Public Act 135 of 2010 requires the STC to enact a Complete Streets policy by August 2012. The STC has worked closely with the governor-appointed 18-member Complete Streets Advisory Council on the draft policy. The group’s role, according to law, is to advise the STC, county road commissions and municipalities on Complete Streets policies. Council members represent road and transit agencies, state agencies, walking and biking organizations, and environmental, senior citizens and disabled persons groups.
Below is a analysis of the final policy comparing it to the major revisions requested by the LMB petition.
- Strengthen implementation language.
- Identify the procedures or guidelines that will be developed or revised. – Did not include.
- Include a timeframe by which implementing documents will be developed or revised. – Included, by December 31, 2013.
- State a commitment to continue programs to educate and train MDOT personnel and other stakeholders on complete streets implementation. – Included language about training/education.
- Include language about implementation accountability. – Included language with a bit more specificity on what MDOT will report annually to the STC, but nothing about who will be responsible for developing/revising procedures, etc.
- State a commitment to continuing to base facilities design and construction on existing laws, best practices, and guidance documents. – Included language about this.
- Strengthen exception language.
- Refer to the exceptions already outlined in PA 135. – Not specifically referenced.
- Include a timeframe by which an exception procedure document will be developed. – Included, by December 31, 2013
- Include language about developing and using performance measures. – Included language about what MDOT will report annually to the STC, which stated “any information/examples to gauge MDOT’s performance.” (Not exactly what we was requested.)
- Strengthen language to direct MDOT to work with local road agencies (change “may” to “shall”). – Language was strengthened; “MDOT shall work with local road agencies that are undertaking road or bridge projects with federal funds…”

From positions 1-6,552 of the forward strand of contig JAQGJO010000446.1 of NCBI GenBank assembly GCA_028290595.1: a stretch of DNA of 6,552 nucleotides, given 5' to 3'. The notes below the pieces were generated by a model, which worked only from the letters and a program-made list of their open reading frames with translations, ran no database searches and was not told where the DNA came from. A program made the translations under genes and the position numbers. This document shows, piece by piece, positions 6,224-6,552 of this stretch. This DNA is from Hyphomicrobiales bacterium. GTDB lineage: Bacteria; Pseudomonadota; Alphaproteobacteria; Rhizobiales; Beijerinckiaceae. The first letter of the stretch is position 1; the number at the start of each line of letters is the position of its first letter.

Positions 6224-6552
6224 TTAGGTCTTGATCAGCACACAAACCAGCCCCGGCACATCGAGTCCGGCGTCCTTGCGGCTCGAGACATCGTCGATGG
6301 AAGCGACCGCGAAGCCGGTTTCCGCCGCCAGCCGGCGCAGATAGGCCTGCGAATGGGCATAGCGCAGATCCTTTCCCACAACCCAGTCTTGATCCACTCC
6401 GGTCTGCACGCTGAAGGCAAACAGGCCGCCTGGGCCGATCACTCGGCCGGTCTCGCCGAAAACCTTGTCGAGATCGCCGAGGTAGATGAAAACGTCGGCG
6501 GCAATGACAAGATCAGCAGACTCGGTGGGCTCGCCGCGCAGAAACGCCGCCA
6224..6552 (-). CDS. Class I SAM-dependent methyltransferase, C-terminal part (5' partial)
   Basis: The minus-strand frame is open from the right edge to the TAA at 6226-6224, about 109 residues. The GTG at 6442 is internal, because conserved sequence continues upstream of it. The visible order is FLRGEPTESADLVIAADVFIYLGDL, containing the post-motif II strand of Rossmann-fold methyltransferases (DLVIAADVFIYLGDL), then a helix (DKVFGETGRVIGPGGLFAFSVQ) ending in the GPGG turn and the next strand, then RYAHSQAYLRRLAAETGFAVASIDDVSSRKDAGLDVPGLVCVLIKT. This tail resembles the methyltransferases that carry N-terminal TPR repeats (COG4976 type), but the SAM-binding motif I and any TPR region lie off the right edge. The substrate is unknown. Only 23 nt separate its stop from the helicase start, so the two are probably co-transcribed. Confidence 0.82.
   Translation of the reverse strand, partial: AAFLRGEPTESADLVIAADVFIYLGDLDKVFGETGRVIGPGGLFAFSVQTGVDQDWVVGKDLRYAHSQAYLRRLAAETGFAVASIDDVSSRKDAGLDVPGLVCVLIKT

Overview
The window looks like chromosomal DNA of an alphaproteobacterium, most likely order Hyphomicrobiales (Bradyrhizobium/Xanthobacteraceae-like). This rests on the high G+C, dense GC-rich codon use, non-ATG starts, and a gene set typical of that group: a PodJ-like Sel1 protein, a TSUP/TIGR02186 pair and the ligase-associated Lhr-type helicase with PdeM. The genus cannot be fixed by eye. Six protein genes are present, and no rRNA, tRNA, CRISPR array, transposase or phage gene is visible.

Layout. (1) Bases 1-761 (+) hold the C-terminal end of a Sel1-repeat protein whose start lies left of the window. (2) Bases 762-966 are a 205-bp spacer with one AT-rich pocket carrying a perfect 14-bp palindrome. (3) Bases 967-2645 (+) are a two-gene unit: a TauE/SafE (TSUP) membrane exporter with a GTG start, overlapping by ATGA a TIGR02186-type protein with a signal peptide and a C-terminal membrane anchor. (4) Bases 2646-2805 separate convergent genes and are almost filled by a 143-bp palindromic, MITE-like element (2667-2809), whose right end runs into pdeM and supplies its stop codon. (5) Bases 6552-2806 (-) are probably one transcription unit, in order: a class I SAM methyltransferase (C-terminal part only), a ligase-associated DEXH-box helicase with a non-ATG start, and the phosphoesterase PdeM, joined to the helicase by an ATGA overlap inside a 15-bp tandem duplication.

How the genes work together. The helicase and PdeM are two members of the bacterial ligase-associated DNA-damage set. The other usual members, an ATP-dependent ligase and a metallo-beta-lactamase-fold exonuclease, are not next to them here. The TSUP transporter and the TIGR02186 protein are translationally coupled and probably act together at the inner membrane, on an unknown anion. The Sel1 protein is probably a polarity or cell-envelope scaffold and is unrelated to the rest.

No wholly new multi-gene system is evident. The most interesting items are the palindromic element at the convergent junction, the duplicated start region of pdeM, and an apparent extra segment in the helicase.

- Amend language about the network approach to expand “non-motorized” users to include all users, including people with disabilities and transit users. – Language states “all users”
- Specify whether there will be a sunset on annual reports to the State Transportation Commission. – Not specified.
Read the final policy below or download a PDF here.
Michigan’s draft Complete Streets policy is out, and the Michigan State Transportation Commission (MSTC) is looking for your feedback. Through July 13th, we urge you to join other citizens around the state by signing the change.org petition asking MSTC to adopt a stronger policy.
MSTC, a six-member board that establishes the policy and plans for Michigan’s Department of Transportation (MDOT), recently released the draft policy for implementing Complete Streets on state roads. The Complete Streets policy will direct MDOT planners to design and maintain roadways that fit within the context of the community and keep all users in mind, including bicyclists, public transit riders, motorists, and pedestrians of all ages and abilities.
While the state’s effort is a big step in the right direction, bicycle, disability, transit, and pedestrian advocates around the state think the policy could be clearer, more specific, and include firm timelines for implementing Complete Streets procedures. Advocates analyzed the policy, comparing it to national best practices, and have identified a number of key areas where Michigan’s policy could be improved.